Academic Programs 
      

Intermediate Arabic, Part I   LG-650-0   Fall 2002

This course is designed to supplement students' basic knowledge of modern Arabic with classical grammar and vocabulary in preparation for work with Islamic theological and legal texts.  Prerequisite: Introduction to Arabic, Parts I and II (LG-597-0 and LG-598-0) or permission of the instructor

 

Meeting Day, Time and Dates: 
Thursdays from 4:30 p.m. to 6:50 p.m.
Location: 76 Sherman Street 
Steven Blackburn  
Adjunct Professor of Arabic and Reference and Learning Resources Librarian


Contact Information:

phone: 
(860) 509-9561 
email: sblackburn@hartsem.edu
Dr. Blackburn's web page
Course Syllabus
Class web site

During this academic year we will complete making the transition, begun last year during LG-598-0, from Egyptian Colloquial and Modern Standard to fully Classical Arabic.

It is difficult to learn any language when contact with the Professor occurs only once per week. Accordingly, students will be asked to complete homework assignments by the Monday following each class; these may be sent to the Professor by fax or by email (the latter, of course, assumes access to an Arabic font and word processing program). Assignments will be reviewed, returned to the student by Tuesday, along with a new assignment, which can be handed in the following class time.

In effect, the attempt will be made to combine traditional "contact" with "distance learning" aspects of education in this course.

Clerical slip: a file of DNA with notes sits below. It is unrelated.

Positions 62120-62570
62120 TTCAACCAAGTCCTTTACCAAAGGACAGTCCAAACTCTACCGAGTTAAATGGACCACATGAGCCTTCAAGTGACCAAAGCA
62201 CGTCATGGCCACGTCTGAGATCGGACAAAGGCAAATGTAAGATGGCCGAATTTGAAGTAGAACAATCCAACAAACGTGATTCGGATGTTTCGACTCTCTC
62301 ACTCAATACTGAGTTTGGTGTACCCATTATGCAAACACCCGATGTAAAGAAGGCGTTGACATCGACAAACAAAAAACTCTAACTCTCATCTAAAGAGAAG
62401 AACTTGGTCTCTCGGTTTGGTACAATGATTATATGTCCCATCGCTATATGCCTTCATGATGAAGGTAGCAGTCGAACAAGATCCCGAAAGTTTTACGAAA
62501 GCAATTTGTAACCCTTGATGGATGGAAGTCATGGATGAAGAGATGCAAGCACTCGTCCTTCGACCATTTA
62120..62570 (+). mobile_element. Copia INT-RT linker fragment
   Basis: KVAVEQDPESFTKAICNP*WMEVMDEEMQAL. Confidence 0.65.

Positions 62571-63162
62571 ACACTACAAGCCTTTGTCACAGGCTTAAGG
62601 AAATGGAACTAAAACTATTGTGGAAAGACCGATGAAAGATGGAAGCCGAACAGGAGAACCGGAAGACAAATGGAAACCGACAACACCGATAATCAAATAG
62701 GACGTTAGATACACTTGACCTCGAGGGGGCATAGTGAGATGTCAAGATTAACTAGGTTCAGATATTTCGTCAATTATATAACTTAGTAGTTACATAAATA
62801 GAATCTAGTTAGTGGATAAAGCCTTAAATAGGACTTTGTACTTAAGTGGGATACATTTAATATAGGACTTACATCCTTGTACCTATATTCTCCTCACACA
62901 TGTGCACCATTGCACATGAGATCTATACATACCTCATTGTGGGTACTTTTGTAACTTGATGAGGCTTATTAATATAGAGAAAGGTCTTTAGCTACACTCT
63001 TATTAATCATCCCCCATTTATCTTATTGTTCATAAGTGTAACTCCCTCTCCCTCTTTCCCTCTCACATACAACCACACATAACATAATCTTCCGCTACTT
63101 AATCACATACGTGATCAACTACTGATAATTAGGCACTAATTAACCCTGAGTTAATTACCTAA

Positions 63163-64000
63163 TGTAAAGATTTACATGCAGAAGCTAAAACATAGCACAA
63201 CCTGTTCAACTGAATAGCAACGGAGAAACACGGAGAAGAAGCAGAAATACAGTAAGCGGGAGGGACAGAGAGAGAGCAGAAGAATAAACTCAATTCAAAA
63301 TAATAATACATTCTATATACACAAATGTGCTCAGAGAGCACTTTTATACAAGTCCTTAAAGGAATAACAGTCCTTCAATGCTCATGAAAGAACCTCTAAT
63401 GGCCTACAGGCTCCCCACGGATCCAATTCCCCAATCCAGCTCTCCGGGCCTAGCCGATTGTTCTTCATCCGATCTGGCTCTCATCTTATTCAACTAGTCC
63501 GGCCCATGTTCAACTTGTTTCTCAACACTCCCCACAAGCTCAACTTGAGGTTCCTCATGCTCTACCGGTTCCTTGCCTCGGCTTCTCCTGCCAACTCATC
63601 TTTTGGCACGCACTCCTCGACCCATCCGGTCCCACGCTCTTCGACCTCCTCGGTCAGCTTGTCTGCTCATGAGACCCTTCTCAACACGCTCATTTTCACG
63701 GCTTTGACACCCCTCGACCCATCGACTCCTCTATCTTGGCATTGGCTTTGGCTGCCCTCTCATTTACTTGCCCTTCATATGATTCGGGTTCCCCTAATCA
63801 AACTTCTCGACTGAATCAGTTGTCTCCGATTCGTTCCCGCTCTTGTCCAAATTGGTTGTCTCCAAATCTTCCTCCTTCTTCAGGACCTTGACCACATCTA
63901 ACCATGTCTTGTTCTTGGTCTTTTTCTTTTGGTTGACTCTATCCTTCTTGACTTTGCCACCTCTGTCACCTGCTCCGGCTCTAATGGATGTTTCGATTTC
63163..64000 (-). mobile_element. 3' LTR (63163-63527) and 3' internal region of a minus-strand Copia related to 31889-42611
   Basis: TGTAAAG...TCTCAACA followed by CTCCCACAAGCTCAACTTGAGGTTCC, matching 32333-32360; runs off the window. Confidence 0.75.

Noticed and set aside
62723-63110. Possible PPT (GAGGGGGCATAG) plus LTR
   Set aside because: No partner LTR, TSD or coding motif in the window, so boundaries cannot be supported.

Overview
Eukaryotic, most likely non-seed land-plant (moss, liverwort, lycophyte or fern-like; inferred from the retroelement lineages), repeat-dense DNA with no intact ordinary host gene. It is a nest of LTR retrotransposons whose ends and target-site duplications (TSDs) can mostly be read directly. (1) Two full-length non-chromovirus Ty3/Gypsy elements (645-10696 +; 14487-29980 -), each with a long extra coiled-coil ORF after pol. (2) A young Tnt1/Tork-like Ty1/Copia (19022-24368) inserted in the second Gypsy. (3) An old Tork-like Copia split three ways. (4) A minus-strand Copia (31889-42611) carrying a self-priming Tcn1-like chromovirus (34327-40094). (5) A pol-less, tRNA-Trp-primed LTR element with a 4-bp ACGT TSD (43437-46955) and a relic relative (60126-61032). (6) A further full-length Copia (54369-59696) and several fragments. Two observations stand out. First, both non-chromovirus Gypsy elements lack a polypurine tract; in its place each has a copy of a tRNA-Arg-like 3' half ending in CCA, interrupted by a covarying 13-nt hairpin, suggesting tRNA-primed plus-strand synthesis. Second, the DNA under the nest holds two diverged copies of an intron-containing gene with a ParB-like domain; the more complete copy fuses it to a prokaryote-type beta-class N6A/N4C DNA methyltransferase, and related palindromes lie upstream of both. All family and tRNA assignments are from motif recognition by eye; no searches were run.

Textbook: An Introduction to Koranic and Classical Arabic by W. M. Thackston

Dictionaries: A Dictionary and Glossary of the Kor-an by John Penrice OR

A Dictionary of Modern Written Arabic (Wehr), edited by J M. Cowan

Homework assignments will be graded; cumulatively they will account for 25% of the final mark. Chapter tests will also amount to 25%; the Final Exam alone will also count for 25% of the semesterís grade; the remaining 25% will be based on attendance and class participation.

While ANY syllabus is tentative, every effort will be made to adhere to the following schedule:

Thursday, Sep 12 Grammar Review; vocabulary assignment

Thursday, Sep 19 Lesson 8

Thursday, Sep 26 Lesson 9

Thursday, Oct 3 Exam on Lessons 8&9; Lesson 10

Thursday, Oct 10 Lesson 11

Thursday, Oct 17 Exam on Lessons 10&11; Lesson 12

Thursday, Oct 24 Lesson 13

Thursday, Oct 31 Exam on Lessons 12&13; Lesson 14

Thursday, Nov 7 Lesson 15

Thursday, Nov 14 Exam on Lessons 14&15

Thursday, Nov 21 Lesson 16

Thursday, Nov 28 THANKSGIVING DAY (no class)

Thursday, Dec 5 Review

Thursday, Dec 12 FINAL EXAM

NB: When learning a language, it is (infinitely?) better to work a little each day than to cram on weekends or over large chunks of time. In other words, an hour each day of review and preparation during the week is to be preferred over spending the entirety of a Saturday or Sunday trying to catch-up.

Also, in learning a language, it is better to use your out-of-class time to work on material that has already been presented in class, rather than to "work ahead". Working ahead risks internalizing faulty linguistic input, since this is NOT a "teach yourself" course.

As you already know, "Iím not here to hand out bad grades" is my own motto. Every effort will be made to keep all of you up to speed, that being one of the luxuries of having a small class.

Most importantly: HAVE FUN! Even though youíve learned by this point that Arabic is NOT an easy language, it CAN be enjoyable. Iíll continue trying to make it that way; if you work, there is that much more chance of making it that way for yourself.

 

Hartford Seminary  77 Sherman Street  Hartford, CT  06105   860-509-9500  info@hartsem.edu